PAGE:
Sunday, January 27, 2008


This could have been written last week but what I have to say is better said today because today is Holocaust Memorial Day.

On Tuesday 22 January 2008 the Sydney Morning Herald published a shocking libel against the Jews and all those who suffered under the inhumanity of the Nazi jackboot. It took the form of a letter from a correspondent (Zaid Khan) who made the direct comparison between conditions for the Jews in the Warsaw Ghetto and those of the Palestinians in Gaza under the blockade imposed by Israel and Egypt.

A number of readers were stunned and offended by the paper's lapse in judgement in publishing of such a scurrilous claim but the SMH ignored them and published a single brief response (Slight Difference) the following day. Peter Wertheim's Immoral Equivalence and this Washington Post editorial substantively answer the first letter, expose the dangers inherent to the region and the world that are posed by the unchallenged acceptance of the big lie and explain why Fairfax should have exercised some discretion over its publication in the first place.

Fairfax should have known better because the SMH offended on this exact subject before and, after a complaint was lodged with the Australian Press Council in 2003 about a Moir cartoon, apologised for what was termed a "self-confessed lapse in judgement". A year earlier, Michael Gawenda then editor of the SMH sister newspaper in Melbourne - the Age - recognised how deeply offensive such false equivalence can be to the public and refused to publish a similarly tasteless cartoon from resident scrawler Leunig.

But apparently Fairfax won't learn from its mistakes. On Thursday 24 January 2008 it crossed the divide and became more than just the publisher of a letter from a reader with an axe to grind. It joined the campaign against the Jewish martyrs of the Holocaust and against the Jewish State which has to contend with official Palestinian groups that threaten more of the same with a flood of correspondence all in agreement with the sentiments of the first letter.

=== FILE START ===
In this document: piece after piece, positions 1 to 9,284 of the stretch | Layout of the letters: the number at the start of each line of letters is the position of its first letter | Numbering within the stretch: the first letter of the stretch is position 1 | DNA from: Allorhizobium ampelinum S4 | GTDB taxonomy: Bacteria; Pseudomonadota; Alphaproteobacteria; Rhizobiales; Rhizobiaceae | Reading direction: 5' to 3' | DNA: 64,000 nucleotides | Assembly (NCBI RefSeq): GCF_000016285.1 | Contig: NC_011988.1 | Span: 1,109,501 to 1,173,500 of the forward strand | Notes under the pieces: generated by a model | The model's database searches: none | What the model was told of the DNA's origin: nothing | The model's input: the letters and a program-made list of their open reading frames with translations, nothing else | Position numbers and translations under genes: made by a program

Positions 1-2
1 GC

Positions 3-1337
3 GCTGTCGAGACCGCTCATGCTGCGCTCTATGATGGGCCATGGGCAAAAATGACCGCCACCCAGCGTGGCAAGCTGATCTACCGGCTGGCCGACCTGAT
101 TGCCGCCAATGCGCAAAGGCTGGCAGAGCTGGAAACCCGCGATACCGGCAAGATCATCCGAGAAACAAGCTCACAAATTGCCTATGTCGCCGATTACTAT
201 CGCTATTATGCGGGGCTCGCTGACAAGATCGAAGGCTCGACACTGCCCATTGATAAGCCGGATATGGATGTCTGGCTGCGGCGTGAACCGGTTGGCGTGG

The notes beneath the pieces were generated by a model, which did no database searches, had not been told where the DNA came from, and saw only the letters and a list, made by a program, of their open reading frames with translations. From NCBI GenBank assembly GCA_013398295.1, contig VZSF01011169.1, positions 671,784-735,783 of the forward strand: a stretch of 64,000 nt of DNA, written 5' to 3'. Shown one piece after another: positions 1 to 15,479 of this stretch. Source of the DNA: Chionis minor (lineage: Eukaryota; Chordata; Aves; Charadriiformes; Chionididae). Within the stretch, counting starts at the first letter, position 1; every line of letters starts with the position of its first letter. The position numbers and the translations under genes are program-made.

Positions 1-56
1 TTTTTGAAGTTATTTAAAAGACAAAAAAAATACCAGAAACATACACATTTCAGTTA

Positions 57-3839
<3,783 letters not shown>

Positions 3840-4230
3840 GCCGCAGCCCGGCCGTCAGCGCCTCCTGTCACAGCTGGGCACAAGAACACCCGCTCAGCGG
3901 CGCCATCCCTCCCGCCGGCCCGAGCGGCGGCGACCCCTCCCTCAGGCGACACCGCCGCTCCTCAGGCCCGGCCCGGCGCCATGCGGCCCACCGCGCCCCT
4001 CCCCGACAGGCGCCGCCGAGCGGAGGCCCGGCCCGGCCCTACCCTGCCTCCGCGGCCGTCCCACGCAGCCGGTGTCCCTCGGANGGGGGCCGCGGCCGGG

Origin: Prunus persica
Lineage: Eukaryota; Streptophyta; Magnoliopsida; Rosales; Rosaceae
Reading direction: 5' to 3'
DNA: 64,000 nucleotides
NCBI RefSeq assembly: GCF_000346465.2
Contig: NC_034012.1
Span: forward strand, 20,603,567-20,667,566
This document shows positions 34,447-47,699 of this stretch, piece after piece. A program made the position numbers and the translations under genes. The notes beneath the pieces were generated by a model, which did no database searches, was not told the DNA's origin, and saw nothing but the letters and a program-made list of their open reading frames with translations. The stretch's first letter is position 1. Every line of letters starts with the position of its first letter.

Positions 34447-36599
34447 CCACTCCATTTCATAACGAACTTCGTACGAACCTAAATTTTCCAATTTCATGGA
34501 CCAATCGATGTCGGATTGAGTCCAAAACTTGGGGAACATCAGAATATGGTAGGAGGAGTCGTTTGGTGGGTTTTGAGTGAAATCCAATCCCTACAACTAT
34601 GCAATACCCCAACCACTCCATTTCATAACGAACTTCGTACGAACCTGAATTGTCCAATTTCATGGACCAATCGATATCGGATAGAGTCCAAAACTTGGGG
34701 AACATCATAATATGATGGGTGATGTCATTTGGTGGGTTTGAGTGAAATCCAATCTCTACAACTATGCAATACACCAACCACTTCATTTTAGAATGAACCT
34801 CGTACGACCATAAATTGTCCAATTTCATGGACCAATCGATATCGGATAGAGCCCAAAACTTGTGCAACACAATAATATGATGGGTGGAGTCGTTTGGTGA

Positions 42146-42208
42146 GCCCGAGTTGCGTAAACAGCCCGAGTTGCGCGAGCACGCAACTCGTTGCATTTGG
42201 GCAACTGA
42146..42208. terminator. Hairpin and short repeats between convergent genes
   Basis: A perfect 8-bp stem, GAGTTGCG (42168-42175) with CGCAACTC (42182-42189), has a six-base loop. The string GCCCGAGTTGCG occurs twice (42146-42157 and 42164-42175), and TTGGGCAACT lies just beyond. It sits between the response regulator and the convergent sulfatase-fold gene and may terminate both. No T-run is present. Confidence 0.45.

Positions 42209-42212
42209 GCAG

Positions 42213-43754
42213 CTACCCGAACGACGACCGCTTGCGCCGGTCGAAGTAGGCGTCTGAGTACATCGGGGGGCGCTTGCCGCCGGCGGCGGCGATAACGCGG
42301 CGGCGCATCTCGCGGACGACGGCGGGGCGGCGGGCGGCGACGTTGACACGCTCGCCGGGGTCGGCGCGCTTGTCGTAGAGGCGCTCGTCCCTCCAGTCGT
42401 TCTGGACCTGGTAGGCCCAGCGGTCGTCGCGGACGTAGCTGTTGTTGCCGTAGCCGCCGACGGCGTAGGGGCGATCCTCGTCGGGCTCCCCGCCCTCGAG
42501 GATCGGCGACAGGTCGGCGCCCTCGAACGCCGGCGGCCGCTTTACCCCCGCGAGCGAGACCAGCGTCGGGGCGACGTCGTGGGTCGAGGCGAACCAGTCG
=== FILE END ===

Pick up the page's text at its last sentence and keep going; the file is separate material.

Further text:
This was a clear case of overkill - even from a news group that makes no pretence to the side on which its preferences lie - and it was particularly nasty. In the words of an ICJS correspondent, it "compounded the horror of the initial blood libel against the Jewish people" The SMH did so by publishing "five different letters all on the same theme claiming that the Jews of Warsaw would have acted as the terrorists (i.e. murdered German and Polish civilians) if they had the opportunity. In other words, in the week before Holocaust Memorial Day, Fairfax allowed the pages of its own newspaper to air the sort of material that gave rise to the atrocities of Holocaust in the first place."

The ICJS correspondent added "for the sake of the victims, we cannot accept this deplorable behaviour from what is supposed to be one of the country's leading media groups."

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